St. Louis moms up in arms over nuclear waste fears

ST. LOUIS-- Thousands of gallons of tainted water spilled last night at the Bridgeton landfill near St. Louis where an underground fire has been burning next to an old nuclear waste dump.

Underground fire burning near nuclear waste in Missouri

Mothers from North Saint Louis County are convinced their local landfill is on the brink of a nuclear emergency putting their families at risk.

They carried their petitions in a child's casket -- demanding the governor declare a state of emergency and chanted, "Governor Nixon, save the day, make the fire go away."

Karen Nickell organized the group which gathers in each other's basements pouring over charts and looking up chemical terminology about the West Lake Landfill.

"It breaks my heart to know that it takes moms of a community to devote almost 24 hours a day to do what agencies and elected officials should have been doing all along," Nickell said.

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Moms and their children carry a child-sized casket filled with petitions for Gov. Nixon demanding that a state of emergency is declared. CBSNews.com

Nickell was among hundreds of residents at a raucous meeting this week demanding answers from environmental officials. "We are sick. Our kids are sick and we are dying," Nickell said.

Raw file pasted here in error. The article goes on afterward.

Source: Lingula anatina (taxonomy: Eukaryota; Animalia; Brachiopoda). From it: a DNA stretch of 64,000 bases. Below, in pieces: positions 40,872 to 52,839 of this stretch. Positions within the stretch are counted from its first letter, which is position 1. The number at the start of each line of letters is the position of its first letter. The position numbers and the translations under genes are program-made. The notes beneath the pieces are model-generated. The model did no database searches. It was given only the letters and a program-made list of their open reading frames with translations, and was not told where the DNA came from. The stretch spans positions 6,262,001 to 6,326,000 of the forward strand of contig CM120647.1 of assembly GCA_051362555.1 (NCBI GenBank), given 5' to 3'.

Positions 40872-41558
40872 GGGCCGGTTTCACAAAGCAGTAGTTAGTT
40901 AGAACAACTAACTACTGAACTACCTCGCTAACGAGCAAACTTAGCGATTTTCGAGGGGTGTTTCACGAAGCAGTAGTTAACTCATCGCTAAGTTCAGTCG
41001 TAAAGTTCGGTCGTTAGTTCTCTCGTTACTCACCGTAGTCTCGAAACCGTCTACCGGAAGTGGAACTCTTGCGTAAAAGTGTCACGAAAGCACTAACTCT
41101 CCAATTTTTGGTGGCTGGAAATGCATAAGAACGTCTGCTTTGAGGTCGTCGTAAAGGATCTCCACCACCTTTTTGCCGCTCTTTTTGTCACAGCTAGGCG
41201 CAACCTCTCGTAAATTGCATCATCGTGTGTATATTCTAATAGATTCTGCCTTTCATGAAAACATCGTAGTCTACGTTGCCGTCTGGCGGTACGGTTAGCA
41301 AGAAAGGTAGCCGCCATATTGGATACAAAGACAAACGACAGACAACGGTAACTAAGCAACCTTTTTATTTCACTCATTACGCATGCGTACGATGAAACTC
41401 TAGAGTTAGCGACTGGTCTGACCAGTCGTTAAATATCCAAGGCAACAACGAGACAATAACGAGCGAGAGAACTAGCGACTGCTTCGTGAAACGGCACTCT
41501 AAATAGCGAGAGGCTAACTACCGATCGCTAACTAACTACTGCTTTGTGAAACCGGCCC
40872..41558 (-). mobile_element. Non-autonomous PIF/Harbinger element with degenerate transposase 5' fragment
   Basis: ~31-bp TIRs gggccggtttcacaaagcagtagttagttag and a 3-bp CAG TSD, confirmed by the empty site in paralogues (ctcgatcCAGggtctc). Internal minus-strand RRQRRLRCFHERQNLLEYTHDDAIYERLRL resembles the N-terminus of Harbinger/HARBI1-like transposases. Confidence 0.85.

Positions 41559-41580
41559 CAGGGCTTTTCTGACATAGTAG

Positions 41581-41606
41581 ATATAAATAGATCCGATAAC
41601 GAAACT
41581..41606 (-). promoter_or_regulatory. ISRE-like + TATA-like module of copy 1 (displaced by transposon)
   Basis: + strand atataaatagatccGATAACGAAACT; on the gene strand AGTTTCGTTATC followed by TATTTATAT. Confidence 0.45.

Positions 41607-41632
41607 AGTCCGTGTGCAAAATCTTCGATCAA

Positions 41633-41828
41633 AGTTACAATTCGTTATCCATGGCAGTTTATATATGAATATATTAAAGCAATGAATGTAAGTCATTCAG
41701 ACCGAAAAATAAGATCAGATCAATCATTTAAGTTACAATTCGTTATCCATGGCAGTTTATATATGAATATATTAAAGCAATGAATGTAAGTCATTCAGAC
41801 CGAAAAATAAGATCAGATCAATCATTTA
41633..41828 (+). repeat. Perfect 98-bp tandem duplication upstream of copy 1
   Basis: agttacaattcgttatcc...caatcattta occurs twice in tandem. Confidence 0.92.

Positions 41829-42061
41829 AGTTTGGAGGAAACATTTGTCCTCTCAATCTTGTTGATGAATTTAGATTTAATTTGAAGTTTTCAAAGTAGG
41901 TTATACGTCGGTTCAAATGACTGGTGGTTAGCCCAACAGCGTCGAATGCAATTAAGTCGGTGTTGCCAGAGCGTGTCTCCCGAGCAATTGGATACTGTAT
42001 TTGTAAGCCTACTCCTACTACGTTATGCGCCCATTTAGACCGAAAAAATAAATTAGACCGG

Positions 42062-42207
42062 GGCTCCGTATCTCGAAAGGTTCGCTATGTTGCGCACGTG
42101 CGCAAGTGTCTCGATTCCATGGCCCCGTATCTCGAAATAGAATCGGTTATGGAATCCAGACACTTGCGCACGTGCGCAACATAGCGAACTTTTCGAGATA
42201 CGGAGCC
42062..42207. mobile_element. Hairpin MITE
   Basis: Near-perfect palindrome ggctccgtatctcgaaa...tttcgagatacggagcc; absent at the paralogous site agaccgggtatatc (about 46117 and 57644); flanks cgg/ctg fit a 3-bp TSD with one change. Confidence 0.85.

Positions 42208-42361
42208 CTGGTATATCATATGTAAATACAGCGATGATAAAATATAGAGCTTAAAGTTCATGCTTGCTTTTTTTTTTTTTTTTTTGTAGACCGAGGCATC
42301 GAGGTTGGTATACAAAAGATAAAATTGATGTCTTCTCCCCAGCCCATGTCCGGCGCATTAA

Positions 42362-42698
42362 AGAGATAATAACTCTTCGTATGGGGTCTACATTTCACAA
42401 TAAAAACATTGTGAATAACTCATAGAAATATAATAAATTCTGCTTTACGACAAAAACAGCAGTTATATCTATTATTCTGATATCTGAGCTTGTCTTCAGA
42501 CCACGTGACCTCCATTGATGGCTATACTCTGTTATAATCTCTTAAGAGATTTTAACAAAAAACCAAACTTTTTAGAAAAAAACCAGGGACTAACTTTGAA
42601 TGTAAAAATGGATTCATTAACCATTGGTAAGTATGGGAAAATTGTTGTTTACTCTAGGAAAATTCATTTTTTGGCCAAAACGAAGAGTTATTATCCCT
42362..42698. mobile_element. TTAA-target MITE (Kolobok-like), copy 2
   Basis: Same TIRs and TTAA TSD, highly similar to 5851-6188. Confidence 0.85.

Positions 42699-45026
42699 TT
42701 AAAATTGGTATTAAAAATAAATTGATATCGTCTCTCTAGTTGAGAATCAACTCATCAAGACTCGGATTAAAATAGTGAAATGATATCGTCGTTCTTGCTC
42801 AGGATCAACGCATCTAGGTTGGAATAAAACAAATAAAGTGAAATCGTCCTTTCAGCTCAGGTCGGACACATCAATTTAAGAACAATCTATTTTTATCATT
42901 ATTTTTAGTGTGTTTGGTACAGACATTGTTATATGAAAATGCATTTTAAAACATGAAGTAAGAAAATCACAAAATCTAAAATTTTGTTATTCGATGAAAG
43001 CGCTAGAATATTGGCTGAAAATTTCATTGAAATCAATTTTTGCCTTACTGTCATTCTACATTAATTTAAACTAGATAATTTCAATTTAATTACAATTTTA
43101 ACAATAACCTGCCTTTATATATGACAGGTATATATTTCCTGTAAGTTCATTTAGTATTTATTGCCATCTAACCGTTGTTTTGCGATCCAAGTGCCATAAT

Their primary concern stems from sites where waste from America's nuclear weapons program is buried in a landfill.

Fears over underground hot spot near nuclear waste in Missouri

The other landfill has an underground fire that's been smoldering for five years. They are now thought to be about 1,000 feet apart.

Just last night, there was a 10,000 gallon spill of sewage from the landfill. The sewage is now being tested.

Ed Smith is an environmentalist who's been studying the site. "The folks around the St. Louis metro area need to be paying attention. We're talking about the possibility, if there's a surface area for radioactivity leaving the site."

Republic Services purchased the landfill in 2008. Russ Knocke is the company spokesman and says they've spent $150 million dollars to control and monitor the fire and don't think disaster is possible.

"All of those investments is part of the commitment we have to do the right thing and to do the responsible thing and insure that the site is safe and remains in a managed state," Knocke said.

Many landfill area residents have asked the landfill owners and state officials to buy back their houses so they can move. They say they don't want future generations to be in the same fight.